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Salazar v. Colvin

United States District Court, N.D. California, San Jose Division

July 28, 2014

MELANIE K. SALAZAR, Plaintiff,
v.
CAROLYN W. COLVIN, [1] Acting Commissioner of Social Security, Defendant.

ORDER GRANTING PLAINTIFF'S MOTION TO REMAND AND DENYING DEFENDANT'S CROSS-MOTION FOR SUMMARY JUDGMENT [Re Docket Nos. 9, 13]

RONALD M. WHYTE, District Judge.

Plaintiff Melanie K. Salazar ("Salazar") brings this action pursuant to 42 U.S.C. § 405(g) for judicial review of the final decision by the Commissioner of Social Security ("Commissioner") denying her claims for disability insurance benefits under the Social Security Act. Salazar moves the court to remand her case to the Commissioner. Also before the court is the Commissioner's cross-motion for summary judgment. Having considered the papers submitted by the parties and the entire administrative record, and for the reasons set forth below, the court grants the plaintiff's motion to remand and denies the Commissioner's cross-motion for summary judgment.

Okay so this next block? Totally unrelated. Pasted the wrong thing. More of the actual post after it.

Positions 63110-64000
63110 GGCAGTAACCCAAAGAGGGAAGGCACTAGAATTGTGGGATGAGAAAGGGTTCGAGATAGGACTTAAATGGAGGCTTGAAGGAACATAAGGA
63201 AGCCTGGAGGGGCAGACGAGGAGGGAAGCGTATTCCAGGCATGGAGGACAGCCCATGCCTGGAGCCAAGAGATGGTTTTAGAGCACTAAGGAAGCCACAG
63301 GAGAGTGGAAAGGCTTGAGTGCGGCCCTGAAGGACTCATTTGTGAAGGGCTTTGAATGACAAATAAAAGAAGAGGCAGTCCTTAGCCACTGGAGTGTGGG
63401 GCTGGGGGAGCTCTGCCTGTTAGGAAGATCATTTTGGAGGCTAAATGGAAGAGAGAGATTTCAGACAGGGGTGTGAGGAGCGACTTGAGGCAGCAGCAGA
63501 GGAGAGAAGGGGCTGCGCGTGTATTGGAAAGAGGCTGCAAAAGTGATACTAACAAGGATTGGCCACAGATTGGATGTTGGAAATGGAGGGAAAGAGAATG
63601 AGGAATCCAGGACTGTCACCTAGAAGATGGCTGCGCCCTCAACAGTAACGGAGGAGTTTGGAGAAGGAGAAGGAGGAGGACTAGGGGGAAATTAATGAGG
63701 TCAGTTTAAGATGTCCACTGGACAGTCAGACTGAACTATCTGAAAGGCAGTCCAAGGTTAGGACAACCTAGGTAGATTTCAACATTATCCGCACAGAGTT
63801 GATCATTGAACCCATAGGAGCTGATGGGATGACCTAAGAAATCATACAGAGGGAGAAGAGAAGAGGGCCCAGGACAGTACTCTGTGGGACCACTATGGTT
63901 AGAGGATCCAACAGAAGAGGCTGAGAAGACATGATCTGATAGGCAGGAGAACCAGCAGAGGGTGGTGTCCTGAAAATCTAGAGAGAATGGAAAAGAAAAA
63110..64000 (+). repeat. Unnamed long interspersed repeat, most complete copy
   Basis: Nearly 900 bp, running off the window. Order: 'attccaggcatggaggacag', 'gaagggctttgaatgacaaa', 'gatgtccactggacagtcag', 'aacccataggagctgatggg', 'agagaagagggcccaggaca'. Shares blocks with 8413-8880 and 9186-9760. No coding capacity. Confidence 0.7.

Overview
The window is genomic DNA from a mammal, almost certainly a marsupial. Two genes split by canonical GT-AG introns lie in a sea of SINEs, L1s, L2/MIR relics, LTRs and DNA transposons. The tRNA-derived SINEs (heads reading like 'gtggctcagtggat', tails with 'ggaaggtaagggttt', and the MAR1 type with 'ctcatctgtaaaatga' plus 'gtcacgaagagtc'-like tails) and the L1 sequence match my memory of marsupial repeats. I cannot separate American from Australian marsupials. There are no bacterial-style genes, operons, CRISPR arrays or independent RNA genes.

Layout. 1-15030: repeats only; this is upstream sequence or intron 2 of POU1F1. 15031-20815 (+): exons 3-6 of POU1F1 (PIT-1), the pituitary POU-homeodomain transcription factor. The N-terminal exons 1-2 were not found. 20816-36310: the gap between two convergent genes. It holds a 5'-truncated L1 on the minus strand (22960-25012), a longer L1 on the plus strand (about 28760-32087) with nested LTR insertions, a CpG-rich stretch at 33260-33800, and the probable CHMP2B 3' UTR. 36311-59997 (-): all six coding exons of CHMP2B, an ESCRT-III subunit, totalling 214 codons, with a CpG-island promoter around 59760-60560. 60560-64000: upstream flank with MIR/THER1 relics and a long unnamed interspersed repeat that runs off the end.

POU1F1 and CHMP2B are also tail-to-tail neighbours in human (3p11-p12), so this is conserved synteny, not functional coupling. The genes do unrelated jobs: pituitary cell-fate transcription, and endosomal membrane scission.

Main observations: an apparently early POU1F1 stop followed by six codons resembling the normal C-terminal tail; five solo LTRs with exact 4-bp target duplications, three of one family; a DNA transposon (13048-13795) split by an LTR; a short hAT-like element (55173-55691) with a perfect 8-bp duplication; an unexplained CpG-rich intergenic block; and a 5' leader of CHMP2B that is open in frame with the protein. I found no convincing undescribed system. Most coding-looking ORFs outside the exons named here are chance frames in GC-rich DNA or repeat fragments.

I. BACKGROUND

A. Procedural Background

Salazar filed an application for a period of disability and disability insurance benefits under Title II of the Social Security Act on February 21, 2007, alleging that she became unable to work due to a disabling condition on January 1, 2006. Certified Administrative Record ("AR") 60, 97-101, 102-105. The Commissioner denied Salazar's claim on June 22, 2007, and again on reconsideration on October 10, 2007. AR 63-67, 72-78. On December 10, 2007 Salazar filed a written request for a hearing before an ALJ. AR 14, 80-81. Salazar appeared with counsel at a hearing before the ALJ on February 12, 2009. AR 25, 42-58. On May 20, 2009, the ALJ denied Salazar's claim. AR 11-24. Thereafter, the Appeals Council of the Social Security Administration denied Salazar's request for review of the ALJ's decision. AR 7-9. Salazar now seeks judicial review of the ALJ's decision pursuant to 42 U.S.C. § 405(g).

B. The ALJ's Findings and Analysis